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SKYDIVING IS A POTENTIALLY DANGEROUS ACTIVITY THAT CAN RESULT IN INJURY OR DEATH. EACH INDIVIDUAL PARTICIPANT, REGARDLESS OF EXPERIENCE, HAS FINAL RESPONSIBILITY FOR HIS OWN SAFETY
Skydiving has caused deaths and serious injuries.
Approximately one jump out of every 20,000 results in death.Parachutes do not always open properly. Parachutes have a malfunction rate of approximately 0.3%. On the average, they are expected to malfunction once in 333 activations
How about jumping from an altitude of 12000 feet (4 km) from a small open aircraft (no door), with a parachute, and falling down (Accelerated Free Fall – A.F.F) at a speed of about 180km/hour? Some claims that the experience is more than that of having sex.
I had to put my sign in about 30 or 40 places accepting the risk of death, due to malfunction of aircraft/instruments/parachute/physical conditions/ and a lot of other things. Yes, I agree, after all adventure is nothing but taking risk.
The must attend training reduces the risk of death factor a lot. A frantic inexperienced guy who screams and struggles while freely falling can cause trouble to the instructor too, not allowing him to take control and open the parachute. Eventually the instructor and the guy will end up spinning randomly in the air on very high speed, not able to do anything.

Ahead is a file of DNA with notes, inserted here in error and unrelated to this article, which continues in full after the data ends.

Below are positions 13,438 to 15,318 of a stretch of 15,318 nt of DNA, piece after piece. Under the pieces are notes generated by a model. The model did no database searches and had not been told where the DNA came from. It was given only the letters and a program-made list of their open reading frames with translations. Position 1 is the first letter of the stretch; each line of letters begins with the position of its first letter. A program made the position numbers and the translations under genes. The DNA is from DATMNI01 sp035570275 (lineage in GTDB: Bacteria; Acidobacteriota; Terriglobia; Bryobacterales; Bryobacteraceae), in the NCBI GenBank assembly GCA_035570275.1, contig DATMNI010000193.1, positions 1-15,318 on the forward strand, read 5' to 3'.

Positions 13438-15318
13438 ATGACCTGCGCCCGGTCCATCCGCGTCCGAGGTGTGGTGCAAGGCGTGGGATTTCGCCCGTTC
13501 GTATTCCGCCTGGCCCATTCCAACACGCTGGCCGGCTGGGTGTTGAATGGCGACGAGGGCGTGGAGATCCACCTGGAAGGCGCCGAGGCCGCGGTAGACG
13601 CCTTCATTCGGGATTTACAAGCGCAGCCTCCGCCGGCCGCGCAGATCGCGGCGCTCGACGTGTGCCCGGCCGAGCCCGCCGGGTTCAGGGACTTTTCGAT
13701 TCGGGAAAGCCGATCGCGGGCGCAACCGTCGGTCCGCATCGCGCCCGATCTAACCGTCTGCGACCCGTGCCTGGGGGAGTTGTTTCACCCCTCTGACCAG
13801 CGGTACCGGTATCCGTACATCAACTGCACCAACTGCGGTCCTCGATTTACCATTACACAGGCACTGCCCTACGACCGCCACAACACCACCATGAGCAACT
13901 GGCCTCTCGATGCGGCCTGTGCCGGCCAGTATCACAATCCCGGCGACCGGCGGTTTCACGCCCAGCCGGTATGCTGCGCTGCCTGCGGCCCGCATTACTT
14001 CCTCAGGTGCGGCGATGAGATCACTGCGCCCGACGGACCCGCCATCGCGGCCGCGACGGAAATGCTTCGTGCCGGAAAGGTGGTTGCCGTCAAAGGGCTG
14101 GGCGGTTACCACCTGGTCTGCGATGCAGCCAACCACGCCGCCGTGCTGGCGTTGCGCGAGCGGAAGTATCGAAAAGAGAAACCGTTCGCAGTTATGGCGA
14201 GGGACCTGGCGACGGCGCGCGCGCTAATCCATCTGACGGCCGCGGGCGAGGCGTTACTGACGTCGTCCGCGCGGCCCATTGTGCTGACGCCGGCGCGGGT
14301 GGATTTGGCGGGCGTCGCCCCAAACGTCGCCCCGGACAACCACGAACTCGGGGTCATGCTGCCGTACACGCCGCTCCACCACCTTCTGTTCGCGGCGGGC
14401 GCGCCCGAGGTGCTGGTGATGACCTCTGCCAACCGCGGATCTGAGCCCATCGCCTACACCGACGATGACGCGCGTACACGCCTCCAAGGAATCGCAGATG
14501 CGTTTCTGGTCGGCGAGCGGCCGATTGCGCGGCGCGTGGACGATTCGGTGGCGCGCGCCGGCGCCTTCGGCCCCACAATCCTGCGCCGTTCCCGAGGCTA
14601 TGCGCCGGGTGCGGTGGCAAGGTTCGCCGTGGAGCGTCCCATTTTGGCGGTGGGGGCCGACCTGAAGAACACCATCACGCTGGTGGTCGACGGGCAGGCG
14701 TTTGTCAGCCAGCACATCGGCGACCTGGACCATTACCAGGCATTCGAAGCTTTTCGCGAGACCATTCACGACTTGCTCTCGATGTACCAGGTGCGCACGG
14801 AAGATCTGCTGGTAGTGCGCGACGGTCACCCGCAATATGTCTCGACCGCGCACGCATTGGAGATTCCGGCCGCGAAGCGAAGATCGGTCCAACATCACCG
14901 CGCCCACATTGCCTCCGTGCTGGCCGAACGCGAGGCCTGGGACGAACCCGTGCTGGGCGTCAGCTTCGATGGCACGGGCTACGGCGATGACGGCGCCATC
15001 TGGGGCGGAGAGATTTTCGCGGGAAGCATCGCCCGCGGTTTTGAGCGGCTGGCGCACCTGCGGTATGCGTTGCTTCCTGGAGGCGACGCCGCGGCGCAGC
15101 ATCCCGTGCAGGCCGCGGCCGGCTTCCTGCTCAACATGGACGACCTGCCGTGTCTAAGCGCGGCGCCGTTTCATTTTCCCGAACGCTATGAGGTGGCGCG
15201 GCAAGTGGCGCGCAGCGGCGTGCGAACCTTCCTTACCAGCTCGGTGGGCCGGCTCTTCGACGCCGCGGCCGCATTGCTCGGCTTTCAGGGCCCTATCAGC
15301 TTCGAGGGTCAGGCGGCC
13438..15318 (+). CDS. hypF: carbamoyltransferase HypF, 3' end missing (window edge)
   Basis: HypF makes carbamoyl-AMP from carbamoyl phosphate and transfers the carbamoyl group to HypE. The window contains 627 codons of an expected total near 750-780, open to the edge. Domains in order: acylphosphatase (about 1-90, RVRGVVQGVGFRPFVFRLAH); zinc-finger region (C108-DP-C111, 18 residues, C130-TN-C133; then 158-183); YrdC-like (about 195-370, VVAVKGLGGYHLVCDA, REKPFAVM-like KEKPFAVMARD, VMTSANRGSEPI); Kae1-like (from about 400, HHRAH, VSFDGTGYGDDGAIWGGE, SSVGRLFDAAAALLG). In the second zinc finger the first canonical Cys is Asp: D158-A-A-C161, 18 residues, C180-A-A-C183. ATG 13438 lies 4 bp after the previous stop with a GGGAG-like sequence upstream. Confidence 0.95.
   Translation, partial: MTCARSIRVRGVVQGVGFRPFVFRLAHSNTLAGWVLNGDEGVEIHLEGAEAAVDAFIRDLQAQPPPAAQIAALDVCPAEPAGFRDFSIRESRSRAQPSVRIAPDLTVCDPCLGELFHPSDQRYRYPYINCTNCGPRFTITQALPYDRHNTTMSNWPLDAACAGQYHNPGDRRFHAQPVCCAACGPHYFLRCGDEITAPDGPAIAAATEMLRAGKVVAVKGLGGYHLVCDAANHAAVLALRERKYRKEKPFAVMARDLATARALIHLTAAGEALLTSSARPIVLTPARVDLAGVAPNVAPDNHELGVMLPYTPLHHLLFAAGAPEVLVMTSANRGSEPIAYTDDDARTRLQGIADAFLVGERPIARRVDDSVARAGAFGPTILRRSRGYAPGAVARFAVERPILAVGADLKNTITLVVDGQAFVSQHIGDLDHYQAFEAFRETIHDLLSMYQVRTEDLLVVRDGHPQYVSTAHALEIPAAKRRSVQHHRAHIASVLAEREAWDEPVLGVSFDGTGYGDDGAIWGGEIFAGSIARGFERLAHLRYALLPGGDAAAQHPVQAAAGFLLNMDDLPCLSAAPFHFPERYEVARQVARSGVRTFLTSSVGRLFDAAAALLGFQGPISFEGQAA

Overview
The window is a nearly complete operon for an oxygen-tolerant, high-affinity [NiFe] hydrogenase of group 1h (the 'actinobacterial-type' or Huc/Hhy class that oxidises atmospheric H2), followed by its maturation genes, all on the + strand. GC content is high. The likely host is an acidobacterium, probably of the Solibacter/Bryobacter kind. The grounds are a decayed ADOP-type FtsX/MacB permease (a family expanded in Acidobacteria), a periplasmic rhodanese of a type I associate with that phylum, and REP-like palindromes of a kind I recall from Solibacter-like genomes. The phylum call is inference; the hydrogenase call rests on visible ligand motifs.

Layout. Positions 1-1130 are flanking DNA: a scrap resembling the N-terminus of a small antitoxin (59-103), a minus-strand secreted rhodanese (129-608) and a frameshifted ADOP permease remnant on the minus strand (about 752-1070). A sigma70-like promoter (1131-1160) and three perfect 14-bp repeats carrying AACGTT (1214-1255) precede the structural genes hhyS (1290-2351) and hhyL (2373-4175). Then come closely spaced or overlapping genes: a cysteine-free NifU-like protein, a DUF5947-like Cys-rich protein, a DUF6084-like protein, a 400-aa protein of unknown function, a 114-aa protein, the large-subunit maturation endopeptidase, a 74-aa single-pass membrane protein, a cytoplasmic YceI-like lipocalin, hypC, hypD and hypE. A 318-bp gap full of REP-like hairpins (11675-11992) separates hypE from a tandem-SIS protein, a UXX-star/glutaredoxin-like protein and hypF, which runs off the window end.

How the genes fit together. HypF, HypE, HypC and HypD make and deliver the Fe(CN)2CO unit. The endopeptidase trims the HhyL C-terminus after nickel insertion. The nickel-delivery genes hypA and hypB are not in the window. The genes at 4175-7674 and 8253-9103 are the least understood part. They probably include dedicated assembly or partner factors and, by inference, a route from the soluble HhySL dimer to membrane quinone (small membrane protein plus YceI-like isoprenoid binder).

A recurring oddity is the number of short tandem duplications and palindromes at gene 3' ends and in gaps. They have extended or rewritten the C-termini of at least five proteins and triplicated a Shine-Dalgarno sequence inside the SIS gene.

The crew consisted of four. The pilot, the instructor, who makes me jump, the photographer who jumps along with us to capture everything in the camera, and at last me. The instructor and the photographer were doing the same thing for the past 7 years it seems, jumping over 1000 times from the sky down to earth.
The aircraft was a very small one with a single engine situated at the front. In fact the space inside the air craft available for us was as small as a car, we four including the pilot, just fit into the available space. There was one entry to the aircraft, and that too was an open door. The door remained opened through out the flying time. Wav!!! It was such a great experience, flying in a craft, with an open door. The photographer seated next to the open door, and took a lot of photos while the aircraft attained the altitude.
The engine started with a roaring sound, and it took off from the run way. The roaring sound of the plane left us in a situation where we can communicate with each other only through signs. The pilot turned on the radio; he increased the volume to the max, so that we could hear some thing. As the aircraft slowly increased the altitude, the ground and objects down the earth became small, and not distinguishable, except for roads and big buildings. The Emirate – Umm Al Quwain slowly came into visibility, almost one third of the Island could be seen.
After reaching the height of 12000 feet, the instructor made me ready for the jump, he tightened the straps around my body, and attached the four clips on the straps to the one attached to his straps. We had a glance of the height. Then the photographer, almost hanged outwards and was hanging himself with one hand, on the supporting bar of the wing of the air plane, and taking photographs with the other hand of me and the instructor leaning outwards, with our legs placed on the small feet rest fitted on the road that supports the aircraft on the landing gears. Oh, I can’t hear anything!!! But I was in a position such a way that a slight push from the instructor will make me jump.